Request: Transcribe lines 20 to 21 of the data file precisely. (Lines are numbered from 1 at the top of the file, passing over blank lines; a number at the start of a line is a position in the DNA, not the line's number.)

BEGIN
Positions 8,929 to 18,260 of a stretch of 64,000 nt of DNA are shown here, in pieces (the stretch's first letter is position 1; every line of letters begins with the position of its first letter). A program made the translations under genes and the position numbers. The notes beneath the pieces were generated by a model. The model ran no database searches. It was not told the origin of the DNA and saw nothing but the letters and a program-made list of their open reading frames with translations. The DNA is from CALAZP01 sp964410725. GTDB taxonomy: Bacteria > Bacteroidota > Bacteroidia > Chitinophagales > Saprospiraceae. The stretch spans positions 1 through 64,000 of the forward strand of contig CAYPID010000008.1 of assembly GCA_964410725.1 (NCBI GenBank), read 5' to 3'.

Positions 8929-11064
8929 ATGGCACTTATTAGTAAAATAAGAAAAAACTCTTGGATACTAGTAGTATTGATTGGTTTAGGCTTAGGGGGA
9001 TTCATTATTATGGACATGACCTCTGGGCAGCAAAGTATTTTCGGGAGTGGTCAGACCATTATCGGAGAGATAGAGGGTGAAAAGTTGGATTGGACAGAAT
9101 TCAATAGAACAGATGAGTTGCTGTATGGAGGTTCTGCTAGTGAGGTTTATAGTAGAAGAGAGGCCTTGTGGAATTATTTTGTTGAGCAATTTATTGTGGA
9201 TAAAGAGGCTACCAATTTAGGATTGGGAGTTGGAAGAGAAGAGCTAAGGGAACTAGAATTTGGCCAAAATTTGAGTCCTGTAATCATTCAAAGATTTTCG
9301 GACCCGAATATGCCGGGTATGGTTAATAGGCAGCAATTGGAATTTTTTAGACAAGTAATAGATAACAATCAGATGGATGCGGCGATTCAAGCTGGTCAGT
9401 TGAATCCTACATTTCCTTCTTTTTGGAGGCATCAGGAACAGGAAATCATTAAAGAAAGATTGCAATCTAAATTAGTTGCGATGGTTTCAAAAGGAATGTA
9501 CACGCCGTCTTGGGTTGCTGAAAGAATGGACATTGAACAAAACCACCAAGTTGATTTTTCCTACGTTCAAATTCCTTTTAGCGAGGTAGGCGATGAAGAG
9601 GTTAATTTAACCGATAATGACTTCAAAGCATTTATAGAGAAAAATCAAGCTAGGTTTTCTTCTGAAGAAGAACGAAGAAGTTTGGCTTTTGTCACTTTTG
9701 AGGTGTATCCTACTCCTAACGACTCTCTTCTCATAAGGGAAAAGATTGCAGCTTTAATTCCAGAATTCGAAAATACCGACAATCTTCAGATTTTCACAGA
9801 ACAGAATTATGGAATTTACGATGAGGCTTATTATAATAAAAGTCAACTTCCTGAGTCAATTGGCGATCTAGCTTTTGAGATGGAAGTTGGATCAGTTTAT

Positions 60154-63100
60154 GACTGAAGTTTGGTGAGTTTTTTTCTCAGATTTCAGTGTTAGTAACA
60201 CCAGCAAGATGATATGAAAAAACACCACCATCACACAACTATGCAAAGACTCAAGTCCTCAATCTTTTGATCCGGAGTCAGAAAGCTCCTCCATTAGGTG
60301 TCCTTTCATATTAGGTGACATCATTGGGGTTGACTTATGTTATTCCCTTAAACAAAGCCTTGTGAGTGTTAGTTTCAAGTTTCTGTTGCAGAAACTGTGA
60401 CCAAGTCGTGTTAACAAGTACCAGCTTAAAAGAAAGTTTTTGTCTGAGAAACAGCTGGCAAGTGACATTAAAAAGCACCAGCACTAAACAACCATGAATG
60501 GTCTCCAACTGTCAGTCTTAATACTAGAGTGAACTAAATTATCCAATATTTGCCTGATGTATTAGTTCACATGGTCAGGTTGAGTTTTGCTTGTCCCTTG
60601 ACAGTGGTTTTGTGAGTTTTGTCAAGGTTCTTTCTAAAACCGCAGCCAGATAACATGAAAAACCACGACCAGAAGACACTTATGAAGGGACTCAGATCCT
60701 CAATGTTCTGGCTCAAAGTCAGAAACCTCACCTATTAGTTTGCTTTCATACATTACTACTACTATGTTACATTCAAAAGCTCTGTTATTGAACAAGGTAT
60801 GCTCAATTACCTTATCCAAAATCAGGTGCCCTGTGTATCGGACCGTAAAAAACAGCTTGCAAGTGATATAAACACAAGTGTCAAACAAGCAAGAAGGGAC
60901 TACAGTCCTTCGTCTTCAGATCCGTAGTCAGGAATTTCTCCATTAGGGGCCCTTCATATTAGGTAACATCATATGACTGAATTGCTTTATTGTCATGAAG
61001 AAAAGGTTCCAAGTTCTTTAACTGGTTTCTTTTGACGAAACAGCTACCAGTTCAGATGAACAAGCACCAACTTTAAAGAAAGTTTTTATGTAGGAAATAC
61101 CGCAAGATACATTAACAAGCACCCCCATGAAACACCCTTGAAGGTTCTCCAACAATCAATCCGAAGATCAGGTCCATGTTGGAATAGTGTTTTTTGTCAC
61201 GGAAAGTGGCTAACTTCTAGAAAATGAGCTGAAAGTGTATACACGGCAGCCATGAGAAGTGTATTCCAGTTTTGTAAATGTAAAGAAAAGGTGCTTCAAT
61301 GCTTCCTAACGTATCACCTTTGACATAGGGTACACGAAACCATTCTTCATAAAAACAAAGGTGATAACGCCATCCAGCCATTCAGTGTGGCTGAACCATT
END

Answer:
60701 CAATGTTCTGGCTCAAAGTCAGAAACCTCACCTATTAGTTTGCTTTCATACATTACTACTACTATGTTACATTCAAAAGCTCTGTTATTGAACAAGGTAT
60801 GCTCAATTACCTTATCCAAAATCAGGTGCCCTGTGTATCGGACCGTAAAAAACAGCTTGCAAGTGATATAAACACAAGTGTCAAACAAGCAAGAAGGGAC